The not-often talked about areas of healthcare affected by this pandemic are individuals receiving medical care in the home, and those who reside in small group-home type Assisted Living Facilities (ALFs).
Ongelia Moore is the Administrator for two of these facilities in Spring Hill. Rainbow Gardens and The Palms are two large homes that look just like any residence. Currently, there are ten residents between the two, which are cared for by nine staff members over three shifts.
Although smaller than most facilities, Moore’s homes are licensed and regulated by the state, and follow the same rules. Changes in the daily routine for Moore and her staff include daily communication with the Agency for Healthcare Administration (AHCA) and Florida Department of Health (DOH) three times per week.
During each check-in, the agencies ask about supplies and the health status of residents and staff. ACHA has asked about testing for the novel coronavirus, however has been informed each time that tests have not been made available to these facilities.
Staff members have been supplied N95 masks to wear when shopping and running errands. In the home, they wear cloth masks with filters, or general purpose surgical masks. All have their temperatures checked twice per shift, and practice established infection control procedures while not working.
Residents requiring followup visits with their doctors or nurse practitioners have been able to do so via telemedicine -- a video chat set up with the residents and medical staff. Of all the changes, this seems to be the most welcome by residents and staff.
Still, things happen. One of the residents suffered a fall that resulted in an injury to his hand. Unable to make his own medical decisions, the appropriate family member was consulted, and did not wish to send the resident to a hospital emergency room, which is the usual protocol. Bypassing hours in the ER, the resident was assessed by a home health nurse, who consulted a physician for pain management, and referred the resident to a local specialist to treat the injury.
Family and friends are keeping in touch using mobile devices, or by visiting through a screened enclosure in the backyard, keeping appropriate distances.
One of the ladies at Rainbow recently celebrated her 92nd birthday with her family, six feet apart from each other, separated by the patio screen. “It was awkward,” Moore said, describing the scene where the family couldn’t exchange their usual embraces. However, residents and visitors alike have been understanding and cooperative.
Some of the residents have family in New York, and have been concerned about the news reports of the high incidence of cases in that state. Through family and friends, these residents have found comfort by phone and video communications. “It’s the new normal,” Moore said, conveying the relief of her affected residents.
The overall mood was captured when Easter was approaching, and the residents of the homes weren’t able to see their hairstylist. When Moore explained this to the residents, she offered a compromise: one of the staff with prior experience could provide basic trims before Easter. “Why?” asked the lady who recently turned 92. “Are we going to be in a parade?”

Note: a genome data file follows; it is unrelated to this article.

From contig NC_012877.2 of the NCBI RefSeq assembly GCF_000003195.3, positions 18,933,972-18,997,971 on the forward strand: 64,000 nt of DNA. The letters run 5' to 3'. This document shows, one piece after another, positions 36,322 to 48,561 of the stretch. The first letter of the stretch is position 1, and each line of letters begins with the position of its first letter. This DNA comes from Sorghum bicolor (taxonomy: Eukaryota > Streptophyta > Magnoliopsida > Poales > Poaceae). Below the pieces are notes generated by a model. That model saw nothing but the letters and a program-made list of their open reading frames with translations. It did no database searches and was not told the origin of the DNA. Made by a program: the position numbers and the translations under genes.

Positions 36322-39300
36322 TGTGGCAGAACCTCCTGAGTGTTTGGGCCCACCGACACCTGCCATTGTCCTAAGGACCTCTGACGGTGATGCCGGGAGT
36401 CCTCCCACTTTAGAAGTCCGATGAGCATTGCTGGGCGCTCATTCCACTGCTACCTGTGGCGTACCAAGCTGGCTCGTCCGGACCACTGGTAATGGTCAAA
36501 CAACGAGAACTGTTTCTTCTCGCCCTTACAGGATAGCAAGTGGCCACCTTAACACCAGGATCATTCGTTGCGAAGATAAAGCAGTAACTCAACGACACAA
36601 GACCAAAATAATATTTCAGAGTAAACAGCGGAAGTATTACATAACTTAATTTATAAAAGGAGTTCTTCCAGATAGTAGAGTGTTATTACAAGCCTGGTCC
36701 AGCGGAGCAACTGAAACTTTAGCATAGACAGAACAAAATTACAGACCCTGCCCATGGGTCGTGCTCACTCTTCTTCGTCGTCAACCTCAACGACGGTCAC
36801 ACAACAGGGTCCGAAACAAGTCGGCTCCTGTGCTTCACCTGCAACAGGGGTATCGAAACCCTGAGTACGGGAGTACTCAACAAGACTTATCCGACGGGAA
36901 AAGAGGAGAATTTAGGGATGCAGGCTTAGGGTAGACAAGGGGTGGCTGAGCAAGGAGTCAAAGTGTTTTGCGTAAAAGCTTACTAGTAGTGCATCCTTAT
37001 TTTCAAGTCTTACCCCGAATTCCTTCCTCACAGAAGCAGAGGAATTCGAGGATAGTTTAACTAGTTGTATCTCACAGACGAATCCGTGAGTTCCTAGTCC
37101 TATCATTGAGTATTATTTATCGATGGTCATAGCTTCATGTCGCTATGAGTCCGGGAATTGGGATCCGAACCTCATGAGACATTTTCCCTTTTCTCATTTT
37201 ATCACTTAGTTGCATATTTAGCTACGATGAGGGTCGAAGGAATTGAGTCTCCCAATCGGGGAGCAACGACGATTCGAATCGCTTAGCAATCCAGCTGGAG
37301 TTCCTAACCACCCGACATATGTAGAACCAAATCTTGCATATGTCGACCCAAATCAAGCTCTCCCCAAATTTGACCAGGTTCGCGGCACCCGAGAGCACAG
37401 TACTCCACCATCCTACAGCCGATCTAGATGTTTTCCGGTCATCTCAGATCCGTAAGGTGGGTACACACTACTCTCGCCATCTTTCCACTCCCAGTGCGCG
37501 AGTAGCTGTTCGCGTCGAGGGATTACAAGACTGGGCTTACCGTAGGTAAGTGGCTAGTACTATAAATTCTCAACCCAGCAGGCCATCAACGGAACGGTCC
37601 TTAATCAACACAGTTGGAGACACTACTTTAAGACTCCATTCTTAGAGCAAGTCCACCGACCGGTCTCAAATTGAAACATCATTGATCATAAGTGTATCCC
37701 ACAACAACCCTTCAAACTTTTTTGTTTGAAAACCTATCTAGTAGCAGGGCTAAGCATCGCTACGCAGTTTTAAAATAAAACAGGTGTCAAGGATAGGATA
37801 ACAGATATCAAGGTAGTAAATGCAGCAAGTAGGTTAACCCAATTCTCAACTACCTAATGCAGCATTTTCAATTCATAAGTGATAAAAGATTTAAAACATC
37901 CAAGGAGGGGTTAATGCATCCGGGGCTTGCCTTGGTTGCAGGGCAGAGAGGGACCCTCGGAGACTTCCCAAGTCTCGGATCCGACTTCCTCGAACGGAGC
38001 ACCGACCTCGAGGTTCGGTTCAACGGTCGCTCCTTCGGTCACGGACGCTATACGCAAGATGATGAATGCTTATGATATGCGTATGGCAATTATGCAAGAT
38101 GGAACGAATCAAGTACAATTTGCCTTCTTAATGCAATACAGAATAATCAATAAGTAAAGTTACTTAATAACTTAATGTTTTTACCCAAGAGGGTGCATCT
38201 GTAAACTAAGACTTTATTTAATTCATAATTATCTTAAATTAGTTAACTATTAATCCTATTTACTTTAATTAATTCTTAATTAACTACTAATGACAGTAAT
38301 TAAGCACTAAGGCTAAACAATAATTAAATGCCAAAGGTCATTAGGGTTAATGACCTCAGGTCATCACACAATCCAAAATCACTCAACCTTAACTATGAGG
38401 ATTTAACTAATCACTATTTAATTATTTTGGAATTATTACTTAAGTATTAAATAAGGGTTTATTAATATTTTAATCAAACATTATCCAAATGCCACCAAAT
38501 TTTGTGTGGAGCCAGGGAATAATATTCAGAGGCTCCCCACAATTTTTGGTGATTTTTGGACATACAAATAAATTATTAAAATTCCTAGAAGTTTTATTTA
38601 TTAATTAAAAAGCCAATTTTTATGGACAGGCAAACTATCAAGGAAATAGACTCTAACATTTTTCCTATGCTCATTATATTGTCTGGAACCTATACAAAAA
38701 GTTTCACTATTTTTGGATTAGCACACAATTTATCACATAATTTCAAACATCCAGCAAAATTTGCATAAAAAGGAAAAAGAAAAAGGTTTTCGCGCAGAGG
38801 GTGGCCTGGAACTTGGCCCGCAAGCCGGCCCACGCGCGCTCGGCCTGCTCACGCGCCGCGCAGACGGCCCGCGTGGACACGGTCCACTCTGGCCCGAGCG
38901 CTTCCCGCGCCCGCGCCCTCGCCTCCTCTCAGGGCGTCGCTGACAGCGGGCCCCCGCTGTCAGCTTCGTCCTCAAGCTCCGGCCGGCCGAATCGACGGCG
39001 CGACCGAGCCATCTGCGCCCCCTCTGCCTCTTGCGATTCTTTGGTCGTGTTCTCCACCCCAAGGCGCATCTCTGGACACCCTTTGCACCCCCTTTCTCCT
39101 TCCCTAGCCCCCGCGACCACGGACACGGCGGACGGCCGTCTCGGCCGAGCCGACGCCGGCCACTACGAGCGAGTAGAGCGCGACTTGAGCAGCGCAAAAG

In another larger facility on Florida’s east coast, the nurse manager wishes to remain anonymous. Her youngest patients are in their 40s, and they’re the ones struggling the most with the inability to visit their loved ones. These residents deal primarily with physical challenges.
“The human contact is missing, and that’s the hardest part.” Their families cannot visit, and the staff is limited to the contact required to provide necessary care. The manager’s voice falters, and she wishes there is more she can do. “Nothing can replace that.”
When asked about the mood of the population overall, she said, “Most of the residents are doing well.” They’re able to communicate with their personal devices or call upon staff to assist.
Recreational activities have been a challenge. The majority of residents are accustomed to bingo, poker, and outdoor activities that just aren’t possible right now. “They get it. They’re in decent spirits, but I can tell they’re anxious to get out.”
For now, they’re modifying indoor activities to keep everyone engaged, entertained and in good spirits.
Back in Spring Hill, Moore describes her efforts in trying to shop for basics. Some weeks ago, limits were set on milk and eggs, with the average household in mind. There were no exceptions for a “household” of ten. She employed family and staff to coordinate shopping at multiple locations, which worked.
However, when Moore attempted to purchase a large capacity “deep freezer,” she found the sale of such an appliance was banned. “Because of hoarding.”
The Hernando County Health Department checks in with Rainbow and Palms and 40 other long term care facilities in the county. Health Department Director of Nursing Ginni Randall and her staff now wear masks at all times, while maintaining social distancing. They’re the ones making sure the facilities have proper personal protective equipment (PPE) available for staff members.
“Life has changed because it's taking a whole lot more staff to do all the things that we need to do,” said Randall.
While addressing the specific needs of facilities and patients specifically with respect to SARS-CoV-2 (the virus that causes COVID-19), the Health Department still offers it’s usual essential services such as family planning, infection checks, taking care of people with tuberculosis or hepatitis C or HIV, and routine immunizations.
Before the pandemic awareness, the Health Department had one full-time person attending to epidemics, and now there are close to nine. “So everybody's duties are shifted a little bit. We've learned a whole lot,” Randall said, “I think we've been very successful.”